Building an Avalon Line 09 Closed Coach

Recently, I made an Avalon Line Semi Open Coach. When I build kits I often assemble them, then paint them. I’d found painting the completed semi-open coach rather fiddly. So for my closed coach kit I decided to paint the parts and then assemble them. First of all I sprayed all the parts with primer.

I want to fit some 7mm Narrow Gauge Association coach door handles.

I drilled holes for the handles and test fitted them. They look good. Perhaps a little big, but I like them.

Next, I masked off the places where I would have to apply glue to assemble the kit, and I painted the interior of the coach.

Then I assembled and painted the chassis, foot wells and seats. It’s a bit rough but it will be hidden inside the coach.

I masked the interior of the coach with masking tape…

…trimmed off the excess masking tape…

…and sprayed the parts with Macragge blue from Citadel. (Sorry for the blurry photo. I got excited by the blue).

I even managed to spray part of the garage floor too. Oops. I’m glad I like that blue 🙂

To paint the solebars and head stocks I masked off the edge of the blue paint and splashed on some Humbrol dirty black.

When I stripped off all the masking tape, things were beginning to look good.

Then it was a pretty simple job to glue the sides and ends to the chassis assembly. I lightly tacked one end and side in place with very small amounts of super glue. Then I repeated the process with the other end and side. It only took a minute or so for the glue to dry and, luckily, everything was looking good. Finally, I reinforced all of the joints with some expoy glue. I find this much more durable than superglue.

There are a few jobs still to do: applying decals, adding windows, painting some passengers, weathering and varnishing. I will get round to these at some point in the future. For now, I lodged the roof in place and took a photo. Looking good!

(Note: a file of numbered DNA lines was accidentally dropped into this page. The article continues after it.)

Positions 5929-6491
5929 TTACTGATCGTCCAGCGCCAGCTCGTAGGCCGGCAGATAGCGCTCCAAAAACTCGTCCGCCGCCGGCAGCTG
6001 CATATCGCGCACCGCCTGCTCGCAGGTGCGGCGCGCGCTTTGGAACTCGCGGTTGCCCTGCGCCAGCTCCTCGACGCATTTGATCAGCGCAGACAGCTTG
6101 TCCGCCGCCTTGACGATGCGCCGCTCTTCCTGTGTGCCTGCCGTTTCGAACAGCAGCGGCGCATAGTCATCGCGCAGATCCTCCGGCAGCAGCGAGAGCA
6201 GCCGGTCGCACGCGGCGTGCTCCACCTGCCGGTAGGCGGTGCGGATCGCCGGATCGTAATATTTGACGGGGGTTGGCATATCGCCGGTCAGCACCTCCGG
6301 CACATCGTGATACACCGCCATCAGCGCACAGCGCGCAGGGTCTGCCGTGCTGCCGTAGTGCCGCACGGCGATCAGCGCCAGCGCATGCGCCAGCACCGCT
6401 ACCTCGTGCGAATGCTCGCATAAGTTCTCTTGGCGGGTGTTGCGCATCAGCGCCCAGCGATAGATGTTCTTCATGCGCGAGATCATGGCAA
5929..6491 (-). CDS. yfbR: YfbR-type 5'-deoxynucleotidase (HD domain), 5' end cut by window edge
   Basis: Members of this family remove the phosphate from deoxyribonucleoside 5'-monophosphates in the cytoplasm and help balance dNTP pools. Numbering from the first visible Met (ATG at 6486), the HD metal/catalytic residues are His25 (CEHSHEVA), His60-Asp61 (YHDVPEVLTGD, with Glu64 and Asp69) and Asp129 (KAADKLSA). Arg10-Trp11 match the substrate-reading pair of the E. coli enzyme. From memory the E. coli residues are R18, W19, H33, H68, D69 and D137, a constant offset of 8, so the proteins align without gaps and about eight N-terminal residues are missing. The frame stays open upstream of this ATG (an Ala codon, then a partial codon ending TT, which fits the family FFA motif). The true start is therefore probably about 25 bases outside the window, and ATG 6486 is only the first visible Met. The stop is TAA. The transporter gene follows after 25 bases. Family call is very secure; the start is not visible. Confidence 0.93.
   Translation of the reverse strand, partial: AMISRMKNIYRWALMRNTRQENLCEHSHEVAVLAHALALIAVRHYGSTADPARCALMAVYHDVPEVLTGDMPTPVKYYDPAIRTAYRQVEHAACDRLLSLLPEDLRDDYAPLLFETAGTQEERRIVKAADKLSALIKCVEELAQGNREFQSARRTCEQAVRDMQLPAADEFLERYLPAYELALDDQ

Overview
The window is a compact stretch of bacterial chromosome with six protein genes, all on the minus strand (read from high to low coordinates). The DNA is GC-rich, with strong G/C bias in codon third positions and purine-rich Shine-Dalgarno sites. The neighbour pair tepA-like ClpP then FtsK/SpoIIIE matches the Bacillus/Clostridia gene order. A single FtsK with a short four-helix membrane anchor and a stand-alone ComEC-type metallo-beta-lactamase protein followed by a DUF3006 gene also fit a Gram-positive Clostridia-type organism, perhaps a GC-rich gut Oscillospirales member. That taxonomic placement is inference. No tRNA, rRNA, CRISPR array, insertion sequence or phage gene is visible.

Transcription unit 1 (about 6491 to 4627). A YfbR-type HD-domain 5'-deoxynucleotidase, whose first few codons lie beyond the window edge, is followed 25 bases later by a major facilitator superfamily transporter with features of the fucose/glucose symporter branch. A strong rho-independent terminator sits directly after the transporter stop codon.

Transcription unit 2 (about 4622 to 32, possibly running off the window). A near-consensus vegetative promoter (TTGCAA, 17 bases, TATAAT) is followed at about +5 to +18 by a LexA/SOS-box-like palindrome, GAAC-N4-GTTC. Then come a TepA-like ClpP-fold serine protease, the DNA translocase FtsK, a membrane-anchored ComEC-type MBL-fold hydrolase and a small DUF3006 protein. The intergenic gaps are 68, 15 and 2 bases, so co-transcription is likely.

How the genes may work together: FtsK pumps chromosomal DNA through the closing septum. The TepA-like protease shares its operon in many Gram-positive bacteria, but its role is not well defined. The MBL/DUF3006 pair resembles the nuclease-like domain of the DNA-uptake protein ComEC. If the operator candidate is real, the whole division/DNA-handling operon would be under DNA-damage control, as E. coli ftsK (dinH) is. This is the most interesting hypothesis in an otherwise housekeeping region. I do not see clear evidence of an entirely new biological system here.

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Avalon Line Semi Open Coach Plus Roof

The roof of the coach was one of the easiest things to do. A ready-cut, ready curved roof is supplied with the kit. All I did was spray it with Humbrol primer. I like the grey colour and I will leave it like this.

The roof isn’t glued in place yet. There are a few steps to do before I finish the coach. I want to add some decals, then passengers to the coach. Then I will varnish the coach and, finally, add some windows.

I haven’t used decals for over 30 years and I need some practice before I apply them to the coach. So, the model will go back into the drawer while I experiment with different ways to apply decals.

Avalon Line 09 Semi Open Coach – The Test Run

I finally plucked up the courage to get my Avalon Line O9 coach out of the drawer. I sanded down the rough paintwork and repainted the outside of the coach as carefully as I could. I’m pleased to say the outside is looking a lot better. This has encouraged me to carry on with the build.

The bogies are very simple. They use Peco wheels and the axles slot in very easily. The underside of the bogie is the perfect mounting height for Greenwich narrow gauge couplings. I ‘tacked’ these lightly in place with a small amount of superglue.

When I mounted the bogies on the chassis I discovered the bottom of the foot wells were very close to the top of the rails.

I found some small washers in ‘bit box’ and placed these between the chassis and the bogies. The washers are too large in diameter really and they are rather ‘sloppy’, but they are the smallest size I had.

The washers increased the gap between the base of the coach and the top of the rails.

I decided to test the coach. Click the image below for a video of the test run.

I was very pleased to see it runs well.

The next job is the roof….